I was a big drinker of milk well into my adult years. When I took a youth-hostelling trip to New Zealand in 1983, I loved getting my milk in the solid glass jars they had there. I said so once to an Auckland girl who was showing me around.
“Why? How does milk come in Canada?” she asked.
“In plastic bags,” I answered.
There was a long silence in the car after that. I think she had no idea what to do with that information.
I always took milk bags for granted and didn’t realize how weird that was until I heard the words coming out of my mouth half a world away. However…
Weird Presentations of Milk Require Great Inventions
The milk bag came into use in the late 60s. Using plastic to distribute milk had many advantages: lighter to transport; takes up less space in landfill (no recycling in those days); easy to convert to the metric system. But plastic milk bags were not without their problems and I – a clumsy child trying to access my milk – experienced one problem many times: using scissors to open a milk bag sometimes resulted in a too-big hole, a sudden gush of milk out of the bag, and a mess.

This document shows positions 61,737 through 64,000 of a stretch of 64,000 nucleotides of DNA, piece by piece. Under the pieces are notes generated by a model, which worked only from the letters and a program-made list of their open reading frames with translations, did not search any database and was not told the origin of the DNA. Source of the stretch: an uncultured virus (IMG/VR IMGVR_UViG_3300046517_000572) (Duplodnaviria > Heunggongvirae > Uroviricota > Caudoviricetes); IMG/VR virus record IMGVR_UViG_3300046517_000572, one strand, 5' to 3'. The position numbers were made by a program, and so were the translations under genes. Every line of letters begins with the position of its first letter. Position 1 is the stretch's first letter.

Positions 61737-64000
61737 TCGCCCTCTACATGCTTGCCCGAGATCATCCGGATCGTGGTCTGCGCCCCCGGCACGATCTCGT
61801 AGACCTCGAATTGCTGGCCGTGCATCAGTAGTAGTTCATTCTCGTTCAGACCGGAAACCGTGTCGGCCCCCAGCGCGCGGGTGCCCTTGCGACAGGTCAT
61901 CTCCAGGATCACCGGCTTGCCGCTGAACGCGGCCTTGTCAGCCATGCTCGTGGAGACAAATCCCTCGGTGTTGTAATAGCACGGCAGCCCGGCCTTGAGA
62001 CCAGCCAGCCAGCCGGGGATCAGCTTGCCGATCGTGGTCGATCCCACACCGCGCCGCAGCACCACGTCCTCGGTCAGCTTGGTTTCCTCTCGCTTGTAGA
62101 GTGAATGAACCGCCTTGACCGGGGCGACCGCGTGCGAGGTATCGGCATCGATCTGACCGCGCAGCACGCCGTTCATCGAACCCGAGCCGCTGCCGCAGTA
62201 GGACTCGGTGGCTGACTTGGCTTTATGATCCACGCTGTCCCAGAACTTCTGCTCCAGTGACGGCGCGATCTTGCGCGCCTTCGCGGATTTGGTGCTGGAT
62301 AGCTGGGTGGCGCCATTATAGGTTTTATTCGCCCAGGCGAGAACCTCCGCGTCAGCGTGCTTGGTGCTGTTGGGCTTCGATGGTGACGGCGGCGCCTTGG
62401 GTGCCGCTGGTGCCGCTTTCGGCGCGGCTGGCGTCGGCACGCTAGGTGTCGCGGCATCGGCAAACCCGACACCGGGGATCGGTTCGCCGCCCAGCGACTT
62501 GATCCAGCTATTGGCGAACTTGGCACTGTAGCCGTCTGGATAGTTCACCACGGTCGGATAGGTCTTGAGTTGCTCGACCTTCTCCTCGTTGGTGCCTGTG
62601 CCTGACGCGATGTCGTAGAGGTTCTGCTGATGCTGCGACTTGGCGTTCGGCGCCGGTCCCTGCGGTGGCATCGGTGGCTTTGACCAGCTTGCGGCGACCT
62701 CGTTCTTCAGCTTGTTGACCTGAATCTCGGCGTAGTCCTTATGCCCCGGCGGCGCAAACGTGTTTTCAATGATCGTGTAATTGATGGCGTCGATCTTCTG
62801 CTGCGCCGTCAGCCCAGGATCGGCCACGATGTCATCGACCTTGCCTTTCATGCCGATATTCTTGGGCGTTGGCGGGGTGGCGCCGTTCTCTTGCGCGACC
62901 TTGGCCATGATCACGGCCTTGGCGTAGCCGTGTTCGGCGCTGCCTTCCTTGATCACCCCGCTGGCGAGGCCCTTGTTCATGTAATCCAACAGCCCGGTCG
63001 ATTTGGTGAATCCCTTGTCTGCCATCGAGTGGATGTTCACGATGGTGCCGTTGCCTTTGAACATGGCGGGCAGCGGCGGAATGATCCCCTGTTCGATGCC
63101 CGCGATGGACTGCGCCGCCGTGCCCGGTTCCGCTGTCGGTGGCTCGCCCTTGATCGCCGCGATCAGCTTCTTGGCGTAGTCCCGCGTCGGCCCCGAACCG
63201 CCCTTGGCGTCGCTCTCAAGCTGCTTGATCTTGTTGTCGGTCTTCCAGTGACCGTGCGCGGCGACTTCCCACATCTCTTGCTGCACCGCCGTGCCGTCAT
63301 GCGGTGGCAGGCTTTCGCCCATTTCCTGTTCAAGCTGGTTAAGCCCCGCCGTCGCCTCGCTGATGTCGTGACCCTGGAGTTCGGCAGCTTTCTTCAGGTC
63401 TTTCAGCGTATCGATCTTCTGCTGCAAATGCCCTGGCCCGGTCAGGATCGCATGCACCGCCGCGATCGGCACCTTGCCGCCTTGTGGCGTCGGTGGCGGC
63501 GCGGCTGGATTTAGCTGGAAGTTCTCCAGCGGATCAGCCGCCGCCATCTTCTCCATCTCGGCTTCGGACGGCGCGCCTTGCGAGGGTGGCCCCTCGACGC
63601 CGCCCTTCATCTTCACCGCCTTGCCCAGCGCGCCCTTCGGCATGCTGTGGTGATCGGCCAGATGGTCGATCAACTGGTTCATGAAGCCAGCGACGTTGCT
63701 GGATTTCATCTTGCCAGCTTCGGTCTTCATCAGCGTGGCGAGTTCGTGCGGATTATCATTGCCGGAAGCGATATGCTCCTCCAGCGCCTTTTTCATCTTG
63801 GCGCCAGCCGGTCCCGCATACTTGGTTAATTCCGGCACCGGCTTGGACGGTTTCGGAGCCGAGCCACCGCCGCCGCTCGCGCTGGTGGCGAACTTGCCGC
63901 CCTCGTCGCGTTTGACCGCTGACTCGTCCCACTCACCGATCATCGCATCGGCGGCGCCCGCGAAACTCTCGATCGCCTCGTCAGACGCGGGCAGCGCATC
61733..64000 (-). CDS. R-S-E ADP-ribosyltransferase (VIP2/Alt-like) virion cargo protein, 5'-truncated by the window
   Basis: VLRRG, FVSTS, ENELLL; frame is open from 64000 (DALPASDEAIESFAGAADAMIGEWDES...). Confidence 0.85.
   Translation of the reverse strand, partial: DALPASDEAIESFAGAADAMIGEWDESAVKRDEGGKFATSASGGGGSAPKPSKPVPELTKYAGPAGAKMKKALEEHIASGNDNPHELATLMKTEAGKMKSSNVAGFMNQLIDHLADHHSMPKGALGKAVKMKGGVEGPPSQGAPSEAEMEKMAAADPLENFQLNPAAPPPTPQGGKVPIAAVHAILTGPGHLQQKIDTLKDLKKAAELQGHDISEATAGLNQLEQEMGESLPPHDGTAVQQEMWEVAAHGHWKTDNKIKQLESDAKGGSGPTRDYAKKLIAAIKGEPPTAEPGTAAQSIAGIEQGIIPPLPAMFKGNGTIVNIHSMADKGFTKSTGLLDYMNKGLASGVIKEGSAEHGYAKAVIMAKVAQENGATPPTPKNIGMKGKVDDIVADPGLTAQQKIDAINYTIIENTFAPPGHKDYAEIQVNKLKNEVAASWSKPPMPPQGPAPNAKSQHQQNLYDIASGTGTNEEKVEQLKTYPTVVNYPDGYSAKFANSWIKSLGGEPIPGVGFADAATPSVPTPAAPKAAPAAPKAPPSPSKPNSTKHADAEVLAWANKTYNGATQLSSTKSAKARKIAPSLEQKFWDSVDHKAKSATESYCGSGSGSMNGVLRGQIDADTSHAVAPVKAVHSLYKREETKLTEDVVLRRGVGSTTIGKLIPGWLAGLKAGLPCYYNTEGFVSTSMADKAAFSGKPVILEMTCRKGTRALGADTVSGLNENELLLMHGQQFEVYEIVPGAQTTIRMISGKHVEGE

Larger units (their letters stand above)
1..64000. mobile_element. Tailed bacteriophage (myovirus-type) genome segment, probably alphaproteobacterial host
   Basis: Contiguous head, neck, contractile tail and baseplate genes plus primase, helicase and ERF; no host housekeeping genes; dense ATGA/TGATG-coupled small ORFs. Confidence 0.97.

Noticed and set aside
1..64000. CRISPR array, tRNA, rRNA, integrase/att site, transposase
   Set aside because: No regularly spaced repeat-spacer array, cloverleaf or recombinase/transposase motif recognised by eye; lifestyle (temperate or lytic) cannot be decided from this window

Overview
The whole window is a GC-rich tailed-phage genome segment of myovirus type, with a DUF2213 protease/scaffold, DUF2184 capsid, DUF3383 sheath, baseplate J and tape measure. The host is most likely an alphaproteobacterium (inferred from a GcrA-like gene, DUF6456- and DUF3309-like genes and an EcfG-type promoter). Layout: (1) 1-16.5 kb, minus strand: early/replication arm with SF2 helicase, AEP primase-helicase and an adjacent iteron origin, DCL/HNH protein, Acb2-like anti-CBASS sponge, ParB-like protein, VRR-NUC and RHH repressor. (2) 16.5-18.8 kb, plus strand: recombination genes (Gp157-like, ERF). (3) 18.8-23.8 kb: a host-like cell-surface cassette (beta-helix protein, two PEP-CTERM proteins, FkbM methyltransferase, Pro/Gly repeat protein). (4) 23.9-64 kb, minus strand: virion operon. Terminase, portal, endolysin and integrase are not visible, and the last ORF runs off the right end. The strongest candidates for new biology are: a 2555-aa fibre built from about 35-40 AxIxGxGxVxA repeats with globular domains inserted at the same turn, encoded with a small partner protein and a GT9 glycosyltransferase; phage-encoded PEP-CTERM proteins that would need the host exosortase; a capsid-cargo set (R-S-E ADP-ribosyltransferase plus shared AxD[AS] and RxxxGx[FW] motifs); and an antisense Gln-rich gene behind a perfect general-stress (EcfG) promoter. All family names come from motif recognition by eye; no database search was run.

Using scissors to open milk bags created another hazard: one might leave the scissors lying around for small children to grab. I never experienced that hazard because by the time milk bags were common I was old enough to avoid it. My own children never even had cause to experience that scenario, because by the time they came along someone else had already had that nightmare…literally.
One night, John Ostrovsky dreamed that his small son hurt himself with scissors left out to open a milk bag. So he invented the Snippit. His family-run business, Tangibles Ltd., still makes them (and the child who didn’t get injured playing with scissors helps manage it).
The arrival of the Snippit meant it was easier for me (now a teenager) to cut a right-size hole in the milk bag. It can be used to open more than just milk, which is why I kept one around long after my kids left home and my weekly purchase of four 4-litre bags per week went down to a 1 litre carton every two weeks.
The Snippit is a wonderful thing; I will now have more to say next time someone in a foreign country asks me about our presentation of milk.